The Batman actor Paul Dano is diving into the mind of Edward Nashton in a trailer for The Riddler: Year One. The prequel comic teams Dano with artist Stevan Subic, who is making his American comics debut with the miniseries. The Riddler is one of Batman's most iconic villains, and The Riddler: Year One allows the actor the opportunity to dive into Riddler's origin story. With The Riddler: Year One available in stores now, a trailer for the DC series peels back the curtain on how the comic came to life with the creators behind it.
"Matt [Reeves] and I talked a lot about his script, which was very fully realized, and where Edward came from," Paul Dano said in the opening of The Riddler: Year One trailer. "I do quite a bit of backstory work for myself as an actor, and I think I told you something about something I saw in my head, and my memory is you were like, 'That should be a comic.'"
Director Matt Reeves joins Paul Dano in the trailer, recounting how he called DC Publisher Jim Lee and told him how Dano had the idea for The Riddler comic, and it'd be a good idea for an origin story in a comic. Pages from The Riddler: Year One by Stevan Subic slowly scroll across the screen as Dano and Reeves talk.
Paul Dano Talks The Riddler's Origin Story From The Batman
Speaking with ComicBook.com, Paul Dano explained how the opportunity to explore Edward Nashton and his development into The Riddler came about and it turns out it was a natural extension of the work he did in his preparation for The Batman.
"Yeah, so one of the important steps I take as an actor is kind of creating a backstory. A lot of work goes into just getting to page one of the script so that you're kind of carrying the life that, in this case, that character Edward had lived in your body and in your unconscious as best as you can," Dano said. "And that's kind of how you might help build the physicality, and the voice, and blah, blah, blah. And Matt Reeves is also a very thorough writer, and we got along really well because of that. And I was talking to him on set one night in Edward's apartment. I said, it's funny. Something about, I can't remember, but I kind of was thinking about this, my backstory and this image and this image. And I'd kind of cultivated it partially in the archetypal language of comics because that's where the character comes from anyway, so I just mean, I had key images in my head. Boom, boom, boom in my head. And he was like, 'That should be a comic.'"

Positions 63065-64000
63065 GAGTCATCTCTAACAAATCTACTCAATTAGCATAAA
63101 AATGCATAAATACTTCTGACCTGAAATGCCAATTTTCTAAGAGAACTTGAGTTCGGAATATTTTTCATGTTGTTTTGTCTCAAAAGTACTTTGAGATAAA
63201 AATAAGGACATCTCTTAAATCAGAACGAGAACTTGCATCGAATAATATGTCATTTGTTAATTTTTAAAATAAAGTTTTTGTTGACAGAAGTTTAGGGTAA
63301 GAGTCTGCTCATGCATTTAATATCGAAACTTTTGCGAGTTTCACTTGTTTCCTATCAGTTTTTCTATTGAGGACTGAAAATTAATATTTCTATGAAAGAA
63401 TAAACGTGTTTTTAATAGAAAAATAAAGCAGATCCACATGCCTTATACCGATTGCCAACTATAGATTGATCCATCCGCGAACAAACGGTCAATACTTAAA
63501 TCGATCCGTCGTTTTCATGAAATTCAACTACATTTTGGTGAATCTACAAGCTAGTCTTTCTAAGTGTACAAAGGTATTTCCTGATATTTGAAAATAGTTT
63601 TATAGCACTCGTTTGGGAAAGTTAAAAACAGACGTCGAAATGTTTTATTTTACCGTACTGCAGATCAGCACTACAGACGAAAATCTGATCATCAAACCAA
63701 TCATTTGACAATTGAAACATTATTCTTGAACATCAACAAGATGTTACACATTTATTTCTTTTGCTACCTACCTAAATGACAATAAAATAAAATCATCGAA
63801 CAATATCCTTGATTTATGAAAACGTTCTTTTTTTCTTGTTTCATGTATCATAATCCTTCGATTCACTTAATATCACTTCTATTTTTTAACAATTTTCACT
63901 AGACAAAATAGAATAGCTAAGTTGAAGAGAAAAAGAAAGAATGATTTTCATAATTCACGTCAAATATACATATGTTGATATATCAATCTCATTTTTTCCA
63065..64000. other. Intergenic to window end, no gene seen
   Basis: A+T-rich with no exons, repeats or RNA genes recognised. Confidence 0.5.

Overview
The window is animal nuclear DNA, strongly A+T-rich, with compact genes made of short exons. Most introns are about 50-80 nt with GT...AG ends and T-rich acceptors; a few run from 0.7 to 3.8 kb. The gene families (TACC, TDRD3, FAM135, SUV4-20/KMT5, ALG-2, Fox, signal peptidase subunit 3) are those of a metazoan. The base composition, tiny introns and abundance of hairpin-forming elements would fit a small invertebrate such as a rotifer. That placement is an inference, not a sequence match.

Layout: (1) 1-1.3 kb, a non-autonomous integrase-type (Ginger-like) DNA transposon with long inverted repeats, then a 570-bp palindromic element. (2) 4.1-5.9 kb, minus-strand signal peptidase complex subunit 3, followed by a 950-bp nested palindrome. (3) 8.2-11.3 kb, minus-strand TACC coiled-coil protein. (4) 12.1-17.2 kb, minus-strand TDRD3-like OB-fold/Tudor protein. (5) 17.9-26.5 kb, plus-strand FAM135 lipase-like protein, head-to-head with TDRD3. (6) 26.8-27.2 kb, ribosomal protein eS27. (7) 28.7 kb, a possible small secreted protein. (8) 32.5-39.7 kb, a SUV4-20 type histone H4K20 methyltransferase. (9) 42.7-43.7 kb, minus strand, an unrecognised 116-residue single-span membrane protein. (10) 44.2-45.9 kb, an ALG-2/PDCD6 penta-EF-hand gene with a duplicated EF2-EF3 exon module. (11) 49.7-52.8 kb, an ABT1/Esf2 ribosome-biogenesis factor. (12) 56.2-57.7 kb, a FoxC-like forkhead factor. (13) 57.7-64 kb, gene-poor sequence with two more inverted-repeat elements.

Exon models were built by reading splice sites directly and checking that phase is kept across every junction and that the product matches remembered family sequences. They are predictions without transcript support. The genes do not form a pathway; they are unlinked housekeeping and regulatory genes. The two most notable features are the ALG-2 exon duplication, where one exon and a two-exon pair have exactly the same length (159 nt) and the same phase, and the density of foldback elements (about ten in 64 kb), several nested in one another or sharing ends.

He continued, "And I was like, 'Yeah, I think it could be.' I kind of thought that in my head, but I don't think I would've proffered it on my own. And then, I think, literally the next day he was like, 'I emailed, or called Jim Lee and you guys should talk to DC.' And I was like, 'Okay.' And then I did, and they liked the idea and the backstory I had. And then it was one of those really good like, oh, shit, now I actually have to do this. But also really excited and this is really cool. And then I started. It's turned to its own thing now. So, the genesis of it is the backstory that I worked with as an actor, but it needs to also be a story that stands on its own two legs for a comic reader, and not just in service of the film. So, it needs to do both. So now it's really just turned into, it's taken its own life."
Review of The Riddler: Year One
ComicBook.com's Evan Valentine reviewed The Riddler: Year One, giving it 4 out of 5 stars: "Paul Dano and Stevan Subic hit the ground running with their take on The Riddler, presenting a story that can stand on its own outside of The Batman, while also giving cinema lovers an excuse to pick up a comic book that reveals grotesque beauty in the early life of Eddie Nashton. Whether you're a fan of the latest Dark Knight film or are simply a fan of all things Batman, The Riddler: Year One offers a fresh perspective on Gotham City and devilishly details how a mind becomes twisted by its surroundings."